• Duane

    The Russians conquered Ukraine and committed vast scale genocide on them in the 1930s. The Ukrainians are not Russians. They do not want to pe part of Russia. The Ukrainians deposed the Russian puppet leader a few years ago, making their intention of maintaining independence extremely clear. The entire world except for Putin’s Russia acknowledges Ukrainian independence and sovereignty.

  • E1 Kabong

    Wow…

    Never heard of the Holodomor, I see.

  • E1 Kabong

    Try to keep up.

    Russia DID invade and take over.

    Have you seen the Crimea, lately?

  • E1 Kabong

    Guess Brighton Beach should be turned over to Russia, right?

    • tiger

      Duane, was the standard setter of sovereign states and borderlines.

  • E1 Kabong

    Ukraine is a sovereign nation and can decide for itself what happens in it’s borders.

    Russia can pound salt.

  • E1 Kabong

    So, you’re okay with Russia invading and occupying another country’s land?

    Wow…

  • E1 Kabong

    100% wrong.

    What about Brighton Beach? Winnipeg, MB?

    Should those be handed over to Russia?

  • E1 Kabong

    Any thoughts on why Russia occupied ALL those Eastern European countries for DECADES?

    Ask Finland what their experiences with Russia were like.
    Or Afghanistan.
    Or any ex-Warsaw Pact country.

  • E1 Kabong

    Fail!
    Take a history class.

    Using your deeply flawed logic, Alaska should be invaded by Russia.

  • E1 Kabong

    Wrong.

    Are you drunk or stoned?

    Cite your sources for that steaming pile of bovine excrement.

    The Holodomor was what?

    If you want “the good old days” then Russia needs to give back all the land it stole from Finland and Poland.

    Kaliningrad, for instance…

  • Duane

    You make no sense at all. Off with you.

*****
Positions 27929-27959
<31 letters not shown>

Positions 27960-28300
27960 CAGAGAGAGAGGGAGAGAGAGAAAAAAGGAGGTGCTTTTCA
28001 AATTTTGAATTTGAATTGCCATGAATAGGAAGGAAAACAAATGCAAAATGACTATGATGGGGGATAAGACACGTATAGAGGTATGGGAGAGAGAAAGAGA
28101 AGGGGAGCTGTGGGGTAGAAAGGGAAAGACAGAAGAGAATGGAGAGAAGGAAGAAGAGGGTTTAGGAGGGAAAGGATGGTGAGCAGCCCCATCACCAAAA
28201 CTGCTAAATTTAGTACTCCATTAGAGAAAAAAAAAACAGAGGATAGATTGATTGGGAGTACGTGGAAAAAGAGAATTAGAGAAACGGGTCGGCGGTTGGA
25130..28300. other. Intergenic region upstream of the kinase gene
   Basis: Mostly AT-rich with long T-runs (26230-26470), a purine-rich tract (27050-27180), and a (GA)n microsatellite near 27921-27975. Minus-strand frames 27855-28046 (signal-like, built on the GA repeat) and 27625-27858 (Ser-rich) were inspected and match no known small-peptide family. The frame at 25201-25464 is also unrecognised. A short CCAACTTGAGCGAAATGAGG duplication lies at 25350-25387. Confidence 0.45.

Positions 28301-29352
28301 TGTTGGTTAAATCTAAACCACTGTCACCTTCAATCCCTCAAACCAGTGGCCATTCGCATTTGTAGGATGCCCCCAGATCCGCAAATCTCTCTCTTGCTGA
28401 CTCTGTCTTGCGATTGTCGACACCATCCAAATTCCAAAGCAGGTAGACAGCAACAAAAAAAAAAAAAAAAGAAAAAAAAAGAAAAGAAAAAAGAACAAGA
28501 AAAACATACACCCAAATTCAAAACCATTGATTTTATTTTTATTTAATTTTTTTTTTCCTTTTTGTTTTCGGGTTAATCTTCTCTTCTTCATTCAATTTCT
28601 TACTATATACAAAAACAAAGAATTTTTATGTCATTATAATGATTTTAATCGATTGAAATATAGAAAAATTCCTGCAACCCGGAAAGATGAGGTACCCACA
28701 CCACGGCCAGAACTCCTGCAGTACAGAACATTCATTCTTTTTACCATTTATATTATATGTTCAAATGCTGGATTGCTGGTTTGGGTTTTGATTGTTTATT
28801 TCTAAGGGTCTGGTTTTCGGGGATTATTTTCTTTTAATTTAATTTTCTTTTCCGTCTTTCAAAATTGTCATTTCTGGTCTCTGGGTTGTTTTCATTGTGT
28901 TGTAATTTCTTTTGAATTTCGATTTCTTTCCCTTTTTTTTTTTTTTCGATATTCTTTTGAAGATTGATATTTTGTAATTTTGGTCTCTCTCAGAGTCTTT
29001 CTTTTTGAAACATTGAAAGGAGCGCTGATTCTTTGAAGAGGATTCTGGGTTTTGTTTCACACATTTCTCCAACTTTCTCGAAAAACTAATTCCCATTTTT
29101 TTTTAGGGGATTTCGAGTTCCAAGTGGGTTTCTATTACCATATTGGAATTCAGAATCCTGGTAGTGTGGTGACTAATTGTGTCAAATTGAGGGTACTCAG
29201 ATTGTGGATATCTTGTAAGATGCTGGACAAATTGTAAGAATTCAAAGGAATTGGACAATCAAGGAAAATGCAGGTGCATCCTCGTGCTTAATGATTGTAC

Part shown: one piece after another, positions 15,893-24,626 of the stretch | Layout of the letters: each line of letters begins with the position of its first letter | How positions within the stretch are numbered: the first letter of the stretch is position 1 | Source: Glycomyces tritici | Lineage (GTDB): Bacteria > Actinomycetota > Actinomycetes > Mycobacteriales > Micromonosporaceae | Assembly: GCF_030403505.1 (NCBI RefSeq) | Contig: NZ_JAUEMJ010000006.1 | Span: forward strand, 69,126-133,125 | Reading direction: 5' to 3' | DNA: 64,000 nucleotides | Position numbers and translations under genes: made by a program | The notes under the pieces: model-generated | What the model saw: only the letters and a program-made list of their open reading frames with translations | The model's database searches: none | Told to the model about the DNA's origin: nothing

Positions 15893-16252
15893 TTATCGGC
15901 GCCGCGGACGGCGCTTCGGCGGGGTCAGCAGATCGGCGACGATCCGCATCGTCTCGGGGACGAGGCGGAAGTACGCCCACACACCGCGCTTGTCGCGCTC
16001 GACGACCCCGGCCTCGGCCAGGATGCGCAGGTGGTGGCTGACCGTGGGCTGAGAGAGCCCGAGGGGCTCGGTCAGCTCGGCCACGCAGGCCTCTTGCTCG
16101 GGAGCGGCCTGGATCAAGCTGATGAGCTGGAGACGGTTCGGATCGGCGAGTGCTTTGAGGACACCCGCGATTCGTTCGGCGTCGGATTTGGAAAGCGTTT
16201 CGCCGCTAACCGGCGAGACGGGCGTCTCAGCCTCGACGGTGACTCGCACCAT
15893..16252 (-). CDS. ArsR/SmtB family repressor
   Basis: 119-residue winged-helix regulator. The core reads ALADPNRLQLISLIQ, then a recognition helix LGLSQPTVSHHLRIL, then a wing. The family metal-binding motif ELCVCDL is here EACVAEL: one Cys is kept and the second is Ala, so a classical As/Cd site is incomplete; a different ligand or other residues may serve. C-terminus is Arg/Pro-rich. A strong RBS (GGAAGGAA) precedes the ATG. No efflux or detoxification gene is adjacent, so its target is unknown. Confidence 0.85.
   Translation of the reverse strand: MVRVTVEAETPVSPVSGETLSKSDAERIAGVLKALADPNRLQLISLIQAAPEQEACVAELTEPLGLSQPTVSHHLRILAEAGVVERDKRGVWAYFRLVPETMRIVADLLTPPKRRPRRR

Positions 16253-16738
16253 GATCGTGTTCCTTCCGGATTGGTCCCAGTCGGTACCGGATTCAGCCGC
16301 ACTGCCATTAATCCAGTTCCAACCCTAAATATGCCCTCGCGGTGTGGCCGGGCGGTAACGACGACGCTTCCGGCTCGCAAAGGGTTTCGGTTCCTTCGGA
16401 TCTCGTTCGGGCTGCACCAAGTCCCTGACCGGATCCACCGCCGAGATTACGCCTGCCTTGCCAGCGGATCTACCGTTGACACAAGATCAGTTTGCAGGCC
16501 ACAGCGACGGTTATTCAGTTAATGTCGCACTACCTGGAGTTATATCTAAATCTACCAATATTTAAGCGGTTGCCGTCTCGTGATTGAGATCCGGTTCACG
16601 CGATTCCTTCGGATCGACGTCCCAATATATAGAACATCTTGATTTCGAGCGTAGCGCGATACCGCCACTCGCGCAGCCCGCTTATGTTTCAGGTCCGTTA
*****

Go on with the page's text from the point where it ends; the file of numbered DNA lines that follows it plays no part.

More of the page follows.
• tiger

      Just using your standard.

  • E1 Kabong

    You’re mistaken.

    A lot of those “rebels” are Russian military.

    Using frontline Russian-specific gear, kind of gives it away…

  • E1 Kabong

    Wow…

    “…I have no problem with Russian occupation of the Crimea because they had legitimate strategic concerns…”?

    Guess you’re okay with NATO invading.
    You know, due to “legitimate strategic concerns”.

  • E1 Kabong

    Not for an invading Warsaw Pact army…

  • E1 Kabong

    Excuses, excuses…

  • E1 Kabong

    Sober up and re-read the thread, comrade.

    Those are communities of expat Russians.

    NO different than Russians living in other countries, like the Ukraine.

    Invading one, is okay with you shills, but the other examples aren’t?

  • E1 Kabong

    No one likes Russian wannabe Europeans.

    “…occupied Eastern Europe to use as a buffer zone against Western Europe.”?

    AKA: INVADED and OCCUPIED sovereign nations.

    What is Russia SO afraid of?

    No one wants that sh*thole country.

  • E1 Kabong

    Yeah, no…

    Go read Infonapalm.

    There are Russian military in the Ukraine.

    Speaking of the Crimea….

  • E1 Kabong

    Let’s say, Russia invaded a peaceful, sovereign country…

    Oh, wait!

    They did.

  • E1 Kabong

    Nope.

    Lies.

    Want to chat about the gulags?

  • E1 Kabong

    Yes, they are.

    They are TWO separate countries.

    So Russia should be allowed to invade Alaska?

  • E1 Kabong

    SURE you were….

  • E1 Kabong

    You clearly haven’t been keeping abreast of current events.

    You think it’s a coincidence your pals invaded the ONLY country on its border that wasn’t a NATO member and wasn’t a Russian puppet state?

    Priceless!

  • E1 Kabong

    LOL!

    The Crimea was LEGALLY CEDED to the Ukraine by Khrushchev.

    Go read the Budapest Memorandum

  • E1 Kabong

    Russian military units are occupying Ukrainian territory.

  • E1 Kabong

    Wrong.

    Russia INVADED the Crimea.

    The UN has condemned your pals for it.